Benchmarking energy consumption and latency for neuromorphic computing in condensed matter and particle physics

Dominique J. Kösters, Bryan A. Kortman, Irem Boybat, Elena Ferro, Sagar Dolas, Roberto de Austri, Johan Kwisthout, Hans Hilgenkamp, Theo Rasing, Heike Riel, Abu Sebastian, Sascha Caron, Johan H. Mentink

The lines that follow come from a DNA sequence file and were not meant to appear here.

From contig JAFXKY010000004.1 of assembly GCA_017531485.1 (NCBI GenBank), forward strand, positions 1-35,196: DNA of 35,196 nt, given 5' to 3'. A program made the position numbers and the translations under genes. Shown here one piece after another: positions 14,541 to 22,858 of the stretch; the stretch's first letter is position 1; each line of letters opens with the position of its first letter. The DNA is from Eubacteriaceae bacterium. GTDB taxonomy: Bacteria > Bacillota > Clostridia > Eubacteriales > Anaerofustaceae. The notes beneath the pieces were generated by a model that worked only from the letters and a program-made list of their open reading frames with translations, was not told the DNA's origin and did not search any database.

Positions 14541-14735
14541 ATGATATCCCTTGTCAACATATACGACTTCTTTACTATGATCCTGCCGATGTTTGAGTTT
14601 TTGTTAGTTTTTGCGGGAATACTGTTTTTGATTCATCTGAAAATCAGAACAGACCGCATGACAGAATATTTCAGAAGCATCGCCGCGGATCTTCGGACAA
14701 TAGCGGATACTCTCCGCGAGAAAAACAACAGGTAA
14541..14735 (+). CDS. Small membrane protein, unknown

The massive use of artificial neural networks (ANNs), increasingly popular in many areas of scientific computing, rapidly increases the energy consumption of modern high-performance computing systems. An appealing and possibly more sustainable alternative is provided by novel neuromorphic paradigms, which directly implement ANNs in hardware. However, little is known about the actual benefits of running ANNs on neuromorphic hardware for use cases in scientific computing. Here we present a methodology for measuring the energy cost and compute time for inference tasks with ANNs on conventional hardware. In addition, we have designed an architecture for these tasks and estimate the same metrics based on a state-of-the-art analog in-memory computing (AIMC) platform, one of the key paradigms in neuromorphic computing. Both methodologies are compared for a use case in quantum many-body physics in two dimensional condensed matter systems and for anomaly detection at 40 MHz rates at the Large Hadron Collider in particle physics. We find that AIMC can achieve up to one order of magnitude shorter computation times than conventional hardware, at an energy cost that is up to three orders of magnitude smaller. This suggests great potential for faster and more sustainable scientific computing with neuromorphic hardware.

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